Afghanistan’s Silent Tragedy | Wilson Center

Afghanistan’s Silent Tragedy

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Last week, the U.S.-led war in Afghanistan marked its 18-year anniversary. U.S. forces have now been fighting there for nearly two decades.

Afghans, however, have experienced conflict for twice as long. Before U.S. troops arrived in October 2001, there was a period of Taliban rule, and that was preceded by civil war. And before that, in the 1980s, there was the Soviet occupation.

Afghanistan has suffered through so much violence for so many years—and yet today, the bloodshed is intensifying. Over the last few years, amid an ever-strengthening Taliban insurgency, Afghan casualties—both security forces and civilians—have soared to record-breaking levels.

This relentless violence has taken a devastating toll on human lives in Afghanistan.  What we hear about a lot less is the psychological toll on the Afghan populace.

An alarming essay by a young Afghan, Sohrab Azad, published last month for Foreign Policy, paints a heartbreaking portrait of Afghanistan’s multifaceted mental health crisis: 85 percent of the population says that it is suffering. More than 2 million Afghans have depressive or anxiety disorders. Three thousand Afghans attempt suicide every year. And yet the country only has one psychiatric hospital.

An October 9 World Bank blog post offers more troubling data:

According to the 2018 Afghanistan National Mental Health Survey, over 66 percent of Afghans have personally experienced at least one traumatic event. More than 77 percent have witnessed at least one such event, and 84 percent have either personally suffered or witnessed a traumatic event. Though public health figures indicate that over half of Afghanistan’s population suffers psychological distress, the country counts only around 300 psychiatrists.

In effect, according to these figures, 23 million Afghans (in a country of 35 million) have directly experienced trauma, and about 18 million experience psychological distress. And yet there are only 300 psychiatrists, which equates to one psychiatrist for every 117,000 people in Afghanistan.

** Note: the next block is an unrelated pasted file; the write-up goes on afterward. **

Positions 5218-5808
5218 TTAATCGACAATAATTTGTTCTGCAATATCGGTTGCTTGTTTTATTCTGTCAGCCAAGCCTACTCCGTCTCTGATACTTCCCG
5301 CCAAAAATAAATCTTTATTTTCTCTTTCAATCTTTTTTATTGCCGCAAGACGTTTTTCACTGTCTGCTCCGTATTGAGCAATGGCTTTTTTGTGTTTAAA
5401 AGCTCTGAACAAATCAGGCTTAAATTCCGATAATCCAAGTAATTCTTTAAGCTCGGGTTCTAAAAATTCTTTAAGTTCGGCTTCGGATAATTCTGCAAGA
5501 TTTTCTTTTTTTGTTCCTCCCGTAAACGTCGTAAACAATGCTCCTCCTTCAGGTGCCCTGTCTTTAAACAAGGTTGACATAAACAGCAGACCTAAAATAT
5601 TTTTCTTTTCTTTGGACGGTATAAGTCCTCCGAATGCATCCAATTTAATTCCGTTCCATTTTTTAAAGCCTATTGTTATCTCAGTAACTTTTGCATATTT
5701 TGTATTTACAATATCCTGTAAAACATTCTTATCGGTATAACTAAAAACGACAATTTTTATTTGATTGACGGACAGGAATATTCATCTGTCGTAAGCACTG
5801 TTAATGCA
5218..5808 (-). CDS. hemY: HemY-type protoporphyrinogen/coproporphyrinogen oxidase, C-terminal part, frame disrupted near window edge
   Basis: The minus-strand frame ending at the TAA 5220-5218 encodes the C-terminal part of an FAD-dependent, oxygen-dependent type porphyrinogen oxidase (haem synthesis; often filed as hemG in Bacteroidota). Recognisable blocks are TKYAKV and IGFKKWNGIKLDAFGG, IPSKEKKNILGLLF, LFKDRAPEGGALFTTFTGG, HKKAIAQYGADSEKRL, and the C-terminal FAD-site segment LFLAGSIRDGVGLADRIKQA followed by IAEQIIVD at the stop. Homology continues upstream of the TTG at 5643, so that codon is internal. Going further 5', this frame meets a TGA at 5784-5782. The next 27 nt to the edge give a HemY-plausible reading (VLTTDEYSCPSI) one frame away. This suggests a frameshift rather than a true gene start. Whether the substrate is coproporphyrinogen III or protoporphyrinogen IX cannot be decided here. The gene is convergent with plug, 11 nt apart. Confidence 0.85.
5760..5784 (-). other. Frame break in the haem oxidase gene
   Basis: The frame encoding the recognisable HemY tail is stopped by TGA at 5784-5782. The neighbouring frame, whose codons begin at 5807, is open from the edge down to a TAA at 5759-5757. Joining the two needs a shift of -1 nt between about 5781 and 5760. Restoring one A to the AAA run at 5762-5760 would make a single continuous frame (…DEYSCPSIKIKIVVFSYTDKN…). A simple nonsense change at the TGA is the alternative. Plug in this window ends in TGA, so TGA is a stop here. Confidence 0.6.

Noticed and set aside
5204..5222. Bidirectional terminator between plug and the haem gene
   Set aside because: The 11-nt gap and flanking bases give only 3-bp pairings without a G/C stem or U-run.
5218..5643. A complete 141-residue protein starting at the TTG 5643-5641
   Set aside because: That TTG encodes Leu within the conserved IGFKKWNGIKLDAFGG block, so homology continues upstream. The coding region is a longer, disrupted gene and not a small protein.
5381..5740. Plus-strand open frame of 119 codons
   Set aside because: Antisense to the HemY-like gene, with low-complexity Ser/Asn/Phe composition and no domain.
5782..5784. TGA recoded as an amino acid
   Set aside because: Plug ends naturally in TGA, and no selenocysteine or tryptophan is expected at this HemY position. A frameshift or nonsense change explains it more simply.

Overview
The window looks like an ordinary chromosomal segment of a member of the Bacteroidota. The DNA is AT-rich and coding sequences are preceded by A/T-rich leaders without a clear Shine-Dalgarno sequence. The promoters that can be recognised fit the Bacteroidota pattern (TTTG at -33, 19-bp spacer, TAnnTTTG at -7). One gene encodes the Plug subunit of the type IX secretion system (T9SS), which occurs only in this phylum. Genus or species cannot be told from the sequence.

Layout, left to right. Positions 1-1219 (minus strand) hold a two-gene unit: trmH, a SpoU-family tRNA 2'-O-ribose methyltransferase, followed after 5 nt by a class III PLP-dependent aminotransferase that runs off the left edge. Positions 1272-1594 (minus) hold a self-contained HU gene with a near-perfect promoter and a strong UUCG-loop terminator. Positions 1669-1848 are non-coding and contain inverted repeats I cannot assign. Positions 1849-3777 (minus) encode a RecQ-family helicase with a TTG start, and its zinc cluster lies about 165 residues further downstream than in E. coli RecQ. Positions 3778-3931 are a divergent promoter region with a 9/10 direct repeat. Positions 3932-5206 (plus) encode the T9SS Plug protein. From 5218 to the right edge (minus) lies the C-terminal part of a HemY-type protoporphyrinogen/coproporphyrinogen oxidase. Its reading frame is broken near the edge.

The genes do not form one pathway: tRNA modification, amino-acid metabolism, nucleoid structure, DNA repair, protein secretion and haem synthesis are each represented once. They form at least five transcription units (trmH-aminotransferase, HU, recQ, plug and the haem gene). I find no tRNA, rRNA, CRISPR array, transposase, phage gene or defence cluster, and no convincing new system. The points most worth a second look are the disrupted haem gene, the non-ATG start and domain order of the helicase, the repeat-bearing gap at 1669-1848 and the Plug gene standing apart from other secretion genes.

Psychological trauma, of course, is common in conflict zones everywhere. One doesn’t need to be a physical victim of violence to be scarred by it. At the height of the drone war in Pakistan, there were reports of residents of the tribal areas becoming terrified by the mere sound of drones in the distance—an ominous and foreboding buzz or hum.

But what stands out about Afghanistan is an immense demand-supply imbalance. There are so many people psychologically scarred, but there is so little professional help for them.

“Afghans need help to heal. The country’s people have proved that they are survivors. But even under peace, their nightmares will not fade without proper care. Only then will the country be able to flourish.”

The good news is that several academic institutions in Afghanistan are stepping up efforts to groom future psychiatrists and others qualified to help their fellow Afghans tackle mental health challenges. But this will amount to a mere drop in the bucket; we’re talking here about a huge and complex problem—because of the scale, to be sure, but also because it is such a sensitive and even stigmatized subject in Afghanistan.

Here in Washington, and beyond, the focus on the war in Afghanistan tends to revolve around the Taliban’s growing strength, the efforts of the Afghan National Security Forces and their U.S. partners to rein in the insurgency, the escalating levels of violence, and a peace and reconciliation process that largely remains elusive despite a series of hopeful but ultimately false starts.

Lost in the shuffle are the many millions of traumatized Afghans forced to be the silent bystanders to an unending U.S. war and to nearly 40 years of violence and conflict. If, as is quite likely, American forces begin withdrawing from Afghanistan in the coming months, raising the risk of even more violence, then a traumatized population will become even more so. And most of them wouldn’t get the support and care they so badly need.

In an era of donor fatigue, and at a moment when the future of the U.S. presence in Afghanistan is uncertain, this may be an inopportune time to make a pitch for stepped-up funding to a nation already deeply dependent on international support. But given the scale of Afghanistan’s mental health crisis and the lack of capacity and resources to properly address it, the international community clearly has a role to play.

As Azad writes: “Afghans need help to heal. The country’s people have proved that they are survivors. But even under peace, their nightmares will not fade without proper care. Only then will the country be able to flourish.”

One can’t overstate the importance of continued international support for education, infrastructure, and counterterrorism initiatives—efforts that can go a long way toward contributing to eventual stability and development in Afghanistan. And yet, the country will struggle to move forward in meaningful ways so long as much of its population remains so traumatized.

Follow Michael Kugelman, deputy director of the Asia Program and senior associate for South Asia, on Twitter @MichaelKugelman.

The views expressed are the author's alone, and do not represent the views of the U.S. Government or the Wilson Center. Copyright 2019, Asia Program. All rights reserved.